Decluttering: The Power of ‘Once’

seagull flying“Life is a balance of holding on and letting go’


“Simplicity is about subtracting the obvious and adding the meaningful.”

John Maeda

Alison writes:

If, like me, you’re not a natural at keeping a “no clutter home” then new ways of thinking and new routines are great ways to change habits of a lifetime.

Last year my little ones were given a new slide as a present by their grandparents as they had outgrown their tiny one. I was so surprised when my 4 year old immediately said that we should give the old one away and my 2 year old agreed. They had understood that stuff is ours to use for a season and then, when we have finished with it, we should pass it on for someone else to use. It is also an example of the “one-in-one out” habit which helps keep clutter at bay.

The power of ‘once’

De-cluttering is really about simplicity and creating routines that make daily life flow more smoothly.

One of the first principles for creating a clutter-free home is the ‘one touch’ approach. Whatever comes into the home immediately finds a home- with just one touch. In our purchasing we can adopt a ‘buy-it-once’ philosophy and reduce the flow of new stuff to a trickle. And if we do need (really need) to let something in we can make sure we also adopt a ‘one in-one out’ policy, like my children.

So here’s how a ‘one touch’ approach might work:

  1. The ‘one-touch’ post routine

We can quite easily prevent backlogs from creeping up on us, especially with post.  Post is opened as soon as possible, then put in the ‘action’ file, the recycle bin or filed. Ideally the ‘action’ pile is acted upon immediately or at least transferred to the inbox on your desk.

It’s a great idea to unsubscribe immediately from as much junk mail as possible to help stem the flow.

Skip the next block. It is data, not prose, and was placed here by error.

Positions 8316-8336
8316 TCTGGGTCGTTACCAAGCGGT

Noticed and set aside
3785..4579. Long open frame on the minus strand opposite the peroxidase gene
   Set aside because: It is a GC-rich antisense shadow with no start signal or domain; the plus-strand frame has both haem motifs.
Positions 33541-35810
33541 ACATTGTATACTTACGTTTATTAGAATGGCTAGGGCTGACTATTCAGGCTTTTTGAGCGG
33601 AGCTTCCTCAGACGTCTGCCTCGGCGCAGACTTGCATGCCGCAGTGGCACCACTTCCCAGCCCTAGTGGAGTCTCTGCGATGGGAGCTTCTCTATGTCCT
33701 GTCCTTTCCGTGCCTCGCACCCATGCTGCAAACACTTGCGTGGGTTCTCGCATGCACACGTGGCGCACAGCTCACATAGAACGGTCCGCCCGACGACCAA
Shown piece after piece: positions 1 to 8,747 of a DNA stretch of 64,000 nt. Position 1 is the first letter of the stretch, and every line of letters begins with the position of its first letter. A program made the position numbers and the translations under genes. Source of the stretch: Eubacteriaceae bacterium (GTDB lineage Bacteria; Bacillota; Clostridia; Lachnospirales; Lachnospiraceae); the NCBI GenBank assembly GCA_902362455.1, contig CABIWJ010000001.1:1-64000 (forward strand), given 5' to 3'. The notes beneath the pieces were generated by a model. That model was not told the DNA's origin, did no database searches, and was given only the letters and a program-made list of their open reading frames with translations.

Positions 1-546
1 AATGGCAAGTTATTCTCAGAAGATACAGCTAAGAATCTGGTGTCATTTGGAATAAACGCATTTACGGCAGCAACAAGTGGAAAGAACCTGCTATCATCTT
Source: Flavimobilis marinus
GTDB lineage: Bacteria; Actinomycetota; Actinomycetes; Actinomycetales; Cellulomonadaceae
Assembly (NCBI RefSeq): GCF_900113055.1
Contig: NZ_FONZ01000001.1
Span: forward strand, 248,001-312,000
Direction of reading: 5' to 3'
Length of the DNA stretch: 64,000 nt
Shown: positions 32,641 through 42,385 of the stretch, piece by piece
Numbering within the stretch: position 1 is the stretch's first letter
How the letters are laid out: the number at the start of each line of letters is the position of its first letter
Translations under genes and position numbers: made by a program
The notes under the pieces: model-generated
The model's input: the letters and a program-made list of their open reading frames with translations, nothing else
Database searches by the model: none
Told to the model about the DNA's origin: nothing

Packaging, pretty paper or ribbons can go straight into the children’s craft box.

Spend a few minutes thinking about the other piles of clutter which tend to appear around your home. What do they consist of? Do they need a “one-touch” approach e.g. children’s artwork to go up on a designated wall or in a special folder or be recycled immediately!   Or perhaps the solution is deciding on a home, or “one place” for a certain item and putting it away immediately e.g. cycle helmets in the cupboard by the door (rather than on the floor!),

  1. Keep things in ‘one place’

Have you ever forgotten that you’ve already got something? Like waterproof spray for children’s shoes? Last time I bought one at the assistant’s suggestion I got home to find that I had not one, not two but four half used ones sitting in different places. I realized how important it is to have one specific place to keep things so that doesn’t happen again.

So before we go shopping we can check the ‘one place’ to see if we really need to buy an item. As deliveries arrive and as we unload our shopping we can adopt the ‘one touch’ principle and put the item directly in the designated box, drawer or cupboard etc.

  1. Buy it Once

Why own two of something if you only need one? Or why buy stuff that is going to need replacing quickly when we can buy stuff which is long-lasting and easily repaired?

I love the website which showcases great products such as kitchenware, clothes and furniture which are designed to a last a lifetime.

Similarly I have recently discovered Tom Cridland’s ‘30 year collection’ – classic men’s clothing which is apparently nearly indestructible and is designed to last 30 years of wear.

Yes, the upfront costs of buying a quality item are more but if you divide them over the years of use the savings will be significant.

  1. The ‘one in-one out’ rule

And if you still feel you have too much stuff then developing a “one in-one out” rule or even “one in–two out” rule can help. Every time you bring something new into the house then give one, or two items away.   This doesn’t have to be rigid but I have found it helpful to think this way. One book in, one book out. One new toy in, one toy given away.

Best to try and avoid the tip or waste bin though- try charity shops, friends or on-line solutions first. My blog “De-cluttering – Who can I bless?” has some ideas here.